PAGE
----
$\int{\frac{1}{1 - y}\,dy} = \frac{x^2}{2} + C_1$

$-\ln{|1 - y|} + C_2 = \frac{x^2}{2} + C_1$

$-\ln{|1 - y|} = \frac{x^2}{2} + C$ where $C = C_1 - C_2$

$\ln{|1 - y|} = -\frac{x^2}{2} - C$

$|1 - y| = e^{-\frac{x^2}{2} - C}$

$|1 - y| = e^{-C}e^{-\frac{x^2}{2}}$

$1 - y = Ae^{-\frac{x^2}{2}}$ where $A = \pm e^{-C}$

$y = 1 - Ae^{-\frac{x^2}{2}}$.

Now if $y(1) = 0$ then

$0 = 1 - Ae^{-\frac{1^2}{2}}$

$0 = 1 - Ae^{-\frac{1}{2}}$

$Ae^{-\frac{1}{2}} = 1$

$A = e^{\frac{1}{2}}$.

Therefore $y = 1 - e^{\frac{1}{2}}e^{-\frac{x^2}{2}}$

$y = 1 - e^{\frac{1}{2} - \frac{x^2}{2}}$

$y = 1 - e^{\frac{1 - x^2}{2}}$.
Dear Prove It,

Silly me!! I did'nt notice the error of the modulus sign. Thank you very much for showing us that mistake. Anyhow although insignificant, there is a typo in your third line.

Goodbye!!

6. I follow you up until you bring A into the equation. I'm not quite sure why you do that because I really wasn't taught anything about that.
I should say that this question here is from Calculus II, and that we've only just gone into the intro to Differential Equations, nothing serious. Is there another way to do it without introducing the A? What's this modulus?

Originally Posted by Prove It
You're missing an important modulus and $\pm$.

$\frac{dy}{dx} = x(1 - y)$

$\frac{1}{1 - y}\,\frac{dy}{dx} = x$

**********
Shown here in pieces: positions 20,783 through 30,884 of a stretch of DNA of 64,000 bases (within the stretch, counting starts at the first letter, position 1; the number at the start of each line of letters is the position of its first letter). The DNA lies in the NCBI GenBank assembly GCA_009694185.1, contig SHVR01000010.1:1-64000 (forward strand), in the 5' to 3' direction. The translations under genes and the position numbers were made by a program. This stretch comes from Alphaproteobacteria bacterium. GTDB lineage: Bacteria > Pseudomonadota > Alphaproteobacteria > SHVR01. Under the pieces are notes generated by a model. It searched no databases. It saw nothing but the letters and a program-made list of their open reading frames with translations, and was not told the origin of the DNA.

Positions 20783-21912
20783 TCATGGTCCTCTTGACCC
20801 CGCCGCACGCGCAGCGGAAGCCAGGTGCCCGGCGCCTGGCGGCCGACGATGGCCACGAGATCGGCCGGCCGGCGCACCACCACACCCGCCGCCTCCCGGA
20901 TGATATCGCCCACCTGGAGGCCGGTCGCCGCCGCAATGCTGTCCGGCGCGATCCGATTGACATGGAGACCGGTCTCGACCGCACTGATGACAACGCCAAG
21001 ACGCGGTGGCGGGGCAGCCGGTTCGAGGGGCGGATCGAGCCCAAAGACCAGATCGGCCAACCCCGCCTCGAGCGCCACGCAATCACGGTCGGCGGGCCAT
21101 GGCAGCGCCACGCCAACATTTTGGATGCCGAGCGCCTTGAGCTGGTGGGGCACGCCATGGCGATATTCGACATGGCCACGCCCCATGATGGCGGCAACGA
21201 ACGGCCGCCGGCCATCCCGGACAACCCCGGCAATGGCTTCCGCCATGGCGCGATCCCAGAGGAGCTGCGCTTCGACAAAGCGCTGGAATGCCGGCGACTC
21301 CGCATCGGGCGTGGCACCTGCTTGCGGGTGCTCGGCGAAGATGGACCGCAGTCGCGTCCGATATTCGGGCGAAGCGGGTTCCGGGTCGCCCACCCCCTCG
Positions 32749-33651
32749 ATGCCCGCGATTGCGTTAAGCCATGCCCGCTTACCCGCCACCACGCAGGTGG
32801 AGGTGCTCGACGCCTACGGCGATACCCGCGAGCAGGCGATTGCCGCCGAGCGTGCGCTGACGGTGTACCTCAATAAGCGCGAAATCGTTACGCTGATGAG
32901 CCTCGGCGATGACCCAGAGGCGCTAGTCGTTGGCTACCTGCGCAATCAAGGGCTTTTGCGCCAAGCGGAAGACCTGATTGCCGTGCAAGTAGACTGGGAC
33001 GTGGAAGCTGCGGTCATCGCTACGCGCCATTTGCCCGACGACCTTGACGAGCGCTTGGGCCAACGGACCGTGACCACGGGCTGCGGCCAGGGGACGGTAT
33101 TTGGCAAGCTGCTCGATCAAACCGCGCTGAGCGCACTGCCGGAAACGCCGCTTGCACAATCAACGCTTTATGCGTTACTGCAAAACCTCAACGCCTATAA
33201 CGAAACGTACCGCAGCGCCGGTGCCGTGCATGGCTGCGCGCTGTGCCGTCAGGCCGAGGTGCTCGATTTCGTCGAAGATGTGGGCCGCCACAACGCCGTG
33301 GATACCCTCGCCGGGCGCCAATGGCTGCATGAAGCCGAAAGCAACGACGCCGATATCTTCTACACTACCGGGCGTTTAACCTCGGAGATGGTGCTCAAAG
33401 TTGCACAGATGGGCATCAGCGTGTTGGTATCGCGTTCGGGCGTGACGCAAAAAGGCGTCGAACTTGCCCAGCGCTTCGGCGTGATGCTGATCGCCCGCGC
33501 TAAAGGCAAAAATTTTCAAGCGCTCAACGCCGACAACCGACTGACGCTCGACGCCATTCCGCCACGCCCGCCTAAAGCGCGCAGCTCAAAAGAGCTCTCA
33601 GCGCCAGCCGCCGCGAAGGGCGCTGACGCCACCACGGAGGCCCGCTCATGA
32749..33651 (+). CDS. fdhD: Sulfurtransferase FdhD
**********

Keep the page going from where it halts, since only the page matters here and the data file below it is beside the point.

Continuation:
$\int{\frac{1}{1 - y}\,\frac{dy}{dx}\,dx} = \int{x\,dx}$

$\int{\frac{1}{1 - y}\,dy} = \frac{x^2}{2} + C_1$

$-\ln{|1 - y|} + C_2 = \frac{x^2}{2} + C_1$

$-\ln{|1 - y|} = \frac{x^2}{2} + C$ where $C = C_1 - C_2$

$\ln{|1 - y|} = -\frac{x^2}{2} - C$

$|1 - y| = e^{-\frac{x^2}{2} - C}$

$|1 - y| = e^{-C}e^{-\frac{x^2}{2}}$

$1 - y = Ae^{-\frac{x^2}{2}}$ where $A = \pm e^{-C}$

$y = 1 - Ae^{-\frac{x^2}{2}}$.

Now if $y(1) = 0$ then

$0 = 1 - Ae^{-\frac{1^2}{2}}$

$0 = 1 - Ae^{-\frac{1}{2}}$

$Ae^{-\frac{1}{2}} = 1$

$A = e^{\frac{1}{2}}$.

Therefore $y = 1 - e^{\frac{1}{2}}e^{-\frac{x^2}{2}}$

$y = 1 - e^{\frac{1}{2} - \frac{x^2}{2}}$

$y = 1 - e^{\frac{1 - x^2}{2}}$.

7. Originally Posted by Sudharaka
Dear Prove It,

Silly me!! I did'nt notice the error of the modulus sign. Thank you very much for showing us that mistake. Anyhow although insignificant, there is a typo in your third line.

Goodbye!!
No, there's nothing wrong. I've used the CORRECT notation, not the sloppy "treat the derivative as a fraction" notation.

8. Originally Posted by VitaX
I follow you up until you bring A into the equation. I'm not quite sure why you do that because I really wasn't taught anything about that.
I should say that this question here is from Calculus II, and that we've only just gone into the intro to Differential Equations, nothing serious. Is there another way to do it without introducing the A?